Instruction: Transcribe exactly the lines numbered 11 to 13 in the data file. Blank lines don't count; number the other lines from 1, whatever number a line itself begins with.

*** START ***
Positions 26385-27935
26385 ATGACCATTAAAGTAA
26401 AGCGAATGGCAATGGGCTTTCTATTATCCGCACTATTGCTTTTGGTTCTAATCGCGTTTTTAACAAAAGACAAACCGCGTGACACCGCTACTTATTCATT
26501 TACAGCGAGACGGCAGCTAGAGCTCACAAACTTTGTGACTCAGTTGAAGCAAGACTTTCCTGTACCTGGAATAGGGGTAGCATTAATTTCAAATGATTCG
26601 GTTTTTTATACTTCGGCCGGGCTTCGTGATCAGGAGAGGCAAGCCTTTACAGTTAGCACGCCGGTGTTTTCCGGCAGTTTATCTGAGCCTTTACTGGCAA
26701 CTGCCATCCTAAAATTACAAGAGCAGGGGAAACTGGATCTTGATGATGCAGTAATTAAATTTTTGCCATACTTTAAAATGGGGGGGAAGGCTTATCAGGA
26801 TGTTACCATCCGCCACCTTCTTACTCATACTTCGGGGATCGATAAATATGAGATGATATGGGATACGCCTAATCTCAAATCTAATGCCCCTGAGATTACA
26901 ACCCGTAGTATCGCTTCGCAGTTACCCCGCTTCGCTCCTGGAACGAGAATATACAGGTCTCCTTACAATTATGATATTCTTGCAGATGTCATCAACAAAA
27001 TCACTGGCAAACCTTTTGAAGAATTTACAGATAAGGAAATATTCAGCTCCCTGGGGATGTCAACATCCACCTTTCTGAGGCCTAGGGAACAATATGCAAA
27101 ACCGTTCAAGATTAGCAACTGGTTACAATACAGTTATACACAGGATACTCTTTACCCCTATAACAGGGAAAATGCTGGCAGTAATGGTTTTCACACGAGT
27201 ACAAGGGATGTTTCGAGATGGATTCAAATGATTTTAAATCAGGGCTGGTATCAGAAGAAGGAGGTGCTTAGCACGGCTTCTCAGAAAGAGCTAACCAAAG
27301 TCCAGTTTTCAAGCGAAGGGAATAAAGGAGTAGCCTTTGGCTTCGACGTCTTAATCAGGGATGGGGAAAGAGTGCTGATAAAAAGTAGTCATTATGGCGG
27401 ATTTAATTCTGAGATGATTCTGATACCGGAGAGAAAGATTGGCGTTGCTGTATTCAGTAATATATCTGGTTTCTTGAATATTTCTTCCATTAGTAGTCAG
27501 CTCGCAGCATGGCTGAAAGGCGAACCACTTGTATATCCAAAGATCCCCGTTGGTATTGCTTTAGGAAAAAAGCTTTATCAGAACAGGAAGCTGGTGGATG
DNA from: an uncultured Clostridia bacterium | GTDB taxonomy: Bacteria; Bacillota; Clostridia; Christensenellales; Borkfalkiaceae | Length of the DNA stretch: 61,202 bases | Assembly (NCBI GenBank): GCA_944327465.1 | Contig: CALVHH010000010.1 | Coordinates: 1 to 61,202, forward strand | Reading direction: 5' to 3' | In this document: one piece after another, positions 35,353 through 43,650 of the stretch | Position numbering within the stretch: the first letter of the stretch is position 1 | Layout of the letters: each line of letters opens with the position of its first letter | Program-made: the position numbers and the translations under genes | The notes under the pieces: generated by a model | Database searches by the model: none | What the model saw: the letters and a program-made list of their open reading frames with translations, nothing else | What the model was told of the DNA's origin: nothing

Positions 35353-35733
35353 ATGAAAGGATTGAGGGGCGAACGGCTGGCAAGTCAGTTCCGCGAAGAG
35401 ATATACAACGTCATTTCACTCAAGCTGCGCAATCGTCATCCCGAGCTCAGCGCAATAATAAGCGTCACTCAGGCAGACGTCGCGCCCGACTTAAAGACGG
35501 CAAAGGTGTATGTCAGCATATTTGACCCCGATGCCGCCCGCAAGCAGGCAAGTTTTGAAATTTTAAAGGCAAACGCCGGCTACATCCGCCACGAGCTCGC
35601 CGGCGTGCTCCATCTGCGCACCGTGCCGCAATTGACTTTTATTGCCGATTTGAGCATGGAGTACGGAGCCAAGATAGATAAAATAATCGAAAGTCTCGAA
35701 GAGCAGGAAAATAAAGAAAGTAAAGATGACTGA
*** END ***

27201 ACAAGGGATGTTTCGAGATGGATTCAAATGATTTTAAATCAGGGCTGGTATCAGAAGAAGGAGGTGCTTAGCACGGCTTCTCAGAAAGAGCTAACCAAAG
27301 TCCAGTTTTCAAGCGAAGGGAATAAAGGAGTAGCCTTTGGCTTCGACGTCTTAATCAGGGATGGGGAAAGAGTGCTGATAAAAAGTAGTCATTATGGCGG
27401 ATTTAATTCTGAGATGATTCTGATACCGGAGAGAAAGATTGGCGTTGCTGTATTCAGTAATATATCTGGTTTCTTGAATATTTCTTCCATTAGTAGTCAG